FCC Loses “Muni Broadband” Appeal

by Daniel Deacon — Thursday, Aug. 11, 2016

Back in February 2015, in the same meeting at which the FCC reclassified broadband providers as Title II common carriers, the Commission also approved an order preempting certain state laws restricting municipal broadband providers.  In June, the D.C. Circuit upheld the Commission’s Title II reclassification.  Yesterday, the Sixth Circuit vacated the muni broadband order.

A bit of background.  In recent years, municipalities around the country have begun to offer broadband service, sometimes (though not always) through city-operated power plants or other utilities. Proponents of muni broadband argue that such service brings much needed competition to the often highly concentrated broadband market.  And indeed, as the FCC detailed in its order, there is evidence that the presence of a municipal broadband provider in an area has a beneficial effect on broadband prices and quality.

At the same time, a number of states have banned or otherwise placed restrictions on municipal providers of broadband.  Defenders of such laws point out that some muni broadband projects have become expensive boondoggles.  Proponents of muni broadband argue that the laws are the result of powerful lobbying efforts by incumbent ISPs like Comcast and AT&T.  The FCC’s order tried to steer a middle course, claiming a case-by-case authority to preempt particular state-law restrictions that in the Commission’s view did more harm than good.  For example, the order preempted North Carolina and Tennessee laws that, among other things, restricted the territorial boundaries of muni broadband providers.

Whatever the policy benefits of the FCC’s approach, it was clear the Commission had a tough climb legally.  To understand why, it’s important to understand what the FCC did not do, which is preempt state laws actually banning muni broadband altogether.  Instead, the Commission said that, if a state authorizes muni broadband but places restrictions on it, the FCC can step in and preempt those restrictions (or some of them).

The reason the FCC did not preempt state laws banning muni broadband completely is because a prior Supreme Court case, Nixon v. Missouri Municipal League, had said that there needed to be a “clear statement” from Congress in order to preempt state laws preventing municipalities from entering communications markets.  On appeal, the FCC argued that Nixon’s clear statement rule did not apply because it was only preempting restrictions on entities the state had, in fact, authorized to enter the market.  Although the Commission’s lawyers made a valiant go at it, that’s not the most intuitively appealing position.  After all, if a state has the absolute power to ban muni broadband, it seems like it should also be free to place restrictions on it.  And so the court held.  (The court also held that section 706 of the Telecommunications Act of 1996, discussed in a prior post, did not provide the necessary clear statement.)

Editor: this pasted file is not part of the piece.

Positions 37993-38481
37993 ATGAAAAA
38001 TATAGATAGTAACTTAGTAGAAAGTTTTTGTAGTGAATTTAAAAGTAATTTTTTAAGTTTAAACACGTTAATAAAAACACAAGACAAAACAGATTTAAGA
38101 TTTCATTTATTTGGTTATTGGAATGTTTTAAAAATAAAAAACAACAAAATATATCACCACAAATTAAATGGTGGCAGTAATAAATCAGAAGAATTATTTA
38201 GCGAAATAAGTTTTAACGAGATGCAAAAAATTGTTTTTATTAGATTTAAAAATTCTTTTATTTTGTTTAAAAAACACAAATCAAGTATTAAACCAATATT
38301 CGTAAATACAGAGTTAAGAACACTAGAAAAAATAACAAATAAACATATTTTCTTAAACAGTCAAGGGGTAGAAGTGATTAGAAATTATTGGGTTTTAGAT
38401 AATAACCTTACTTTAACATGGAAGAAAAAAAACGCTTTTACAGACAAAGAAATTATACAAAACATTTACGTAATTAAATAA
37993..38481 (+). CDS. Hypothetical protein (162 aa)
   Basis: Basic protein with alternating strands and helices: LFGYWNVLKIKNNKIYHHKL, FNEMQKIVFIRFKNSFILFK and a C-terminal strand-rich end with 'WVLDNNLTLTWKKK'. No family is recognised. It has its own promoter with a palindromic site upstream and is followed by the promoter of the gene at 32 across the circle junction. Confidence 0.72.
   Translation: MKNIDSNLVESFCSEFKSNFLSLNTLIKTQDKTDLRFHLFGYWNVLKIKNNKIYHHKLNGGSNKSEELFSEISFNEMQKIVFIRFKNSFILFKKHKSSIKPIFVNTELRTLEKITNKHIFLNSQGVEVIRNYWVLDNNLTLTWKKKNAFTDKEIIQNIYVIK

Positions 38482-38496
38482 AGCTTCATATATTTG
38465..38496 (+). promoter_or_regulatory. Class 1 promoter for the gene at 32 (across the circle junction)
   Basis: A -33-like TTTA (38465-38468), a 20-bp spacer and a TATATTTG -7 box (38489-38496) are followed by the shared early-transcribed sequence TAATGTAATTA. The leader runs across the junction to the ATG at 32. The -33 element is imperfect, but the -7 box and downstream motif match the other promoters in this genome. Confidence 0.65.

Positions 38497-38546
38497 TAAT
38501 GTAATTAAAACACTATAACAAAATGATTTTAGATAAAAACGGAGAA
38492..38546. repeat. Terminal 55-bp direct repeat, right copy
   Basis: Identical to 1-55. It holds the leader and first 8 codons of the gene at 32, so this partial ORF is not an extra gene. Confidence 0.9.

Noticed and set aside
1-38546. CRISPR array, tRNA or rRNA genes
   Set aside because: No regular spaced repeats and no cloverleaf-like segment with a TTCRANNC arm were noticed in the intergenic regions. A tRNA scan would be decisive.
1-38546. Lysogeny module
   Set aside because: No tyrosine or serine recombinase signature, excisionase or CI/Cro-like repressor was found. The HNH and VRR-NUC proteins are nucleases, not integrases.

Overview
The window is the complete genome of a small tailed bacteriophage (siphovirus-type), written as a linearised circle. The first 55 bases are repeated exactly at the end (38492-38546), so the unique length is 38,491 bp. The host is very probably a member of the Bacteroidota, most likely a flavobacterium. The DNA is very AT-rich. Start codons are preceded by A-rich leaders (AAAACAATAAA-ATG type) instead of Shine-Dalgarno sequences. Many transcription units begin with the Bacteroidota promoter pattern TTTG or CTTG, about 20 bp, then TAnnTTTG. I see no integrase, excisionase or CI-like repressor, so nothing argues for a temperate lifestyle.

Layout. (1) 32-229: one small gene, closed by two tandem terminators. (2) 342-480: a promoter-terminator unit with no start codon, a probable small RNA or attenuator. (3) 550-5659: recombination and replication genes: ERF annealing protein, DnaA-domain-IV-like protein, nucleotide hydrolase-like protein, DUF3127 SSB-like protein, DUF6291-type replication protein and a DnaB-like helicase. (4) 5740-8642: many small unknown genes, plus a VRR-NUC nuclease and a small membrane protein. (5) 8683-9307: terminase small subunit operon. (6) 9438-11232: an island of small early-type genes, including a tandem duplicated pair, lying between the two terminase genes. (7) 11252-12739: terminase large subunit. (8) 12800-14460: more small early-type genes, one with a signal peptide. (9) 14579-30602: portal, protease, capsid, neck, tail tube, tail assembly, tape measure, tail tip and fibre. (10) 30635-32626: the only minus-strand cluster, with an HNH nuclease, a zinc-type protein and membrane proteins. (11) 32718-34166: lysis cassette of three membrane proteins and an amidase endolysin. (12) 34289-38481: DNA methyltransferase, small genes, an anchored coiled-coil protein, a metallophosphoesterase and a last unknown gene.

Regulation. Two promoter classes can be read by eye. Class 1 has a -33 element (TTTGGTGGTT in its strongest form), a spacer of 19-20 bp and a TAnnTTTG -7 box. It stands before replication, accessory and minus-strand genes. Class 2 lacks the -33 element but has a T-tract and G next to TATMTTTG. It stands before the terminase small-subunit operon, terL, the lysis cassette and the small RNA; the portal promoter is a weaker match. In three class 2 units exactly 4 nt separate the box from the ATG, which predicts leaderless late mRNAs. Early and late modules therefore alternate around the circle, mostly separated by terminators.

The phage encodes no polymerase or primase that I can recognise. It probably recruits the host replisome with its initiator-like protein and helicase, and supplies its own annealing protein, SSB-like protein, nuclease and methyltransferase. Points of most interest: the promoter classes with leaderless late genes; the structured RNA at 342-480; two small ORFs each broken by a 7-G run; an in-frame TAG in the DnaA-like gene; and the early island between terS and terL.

As for what’s next, I think it’s likely that the FCC will not ask for Supreme Court review.  One source of potential hesitance arises from the fact that no Department of Justice lawyers appeared on the FCC’s Sixth Circuit brief.  Although the FCC has independent litigating authority, usually DOJ also appears on its briefs, and the fact that it did not here have led some to speculate that the Department did not think very highly of the Commission’s legal high-wire act.  My understanding is that the FCC could choose to petition without DOJ support, but obviously its chance of success would be lowered (and it would be risking a potentially awkward CVSG).  At the end of the day, the FCC might well conclude that going one-for-two at its big February meeting is good enough.

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About Daniel Deacon

Dan Deacon’s primary interests are in administrative law and telecommunications and Internet regulation. His work has appeared in the Yale Law Journal, the Administrative Law Review, the Virginia Law Review, and the NYU Law Review. Topics he has written about include executive enforcement discretion, processes for deregulation, and the changing face of communications regulation in the United States.

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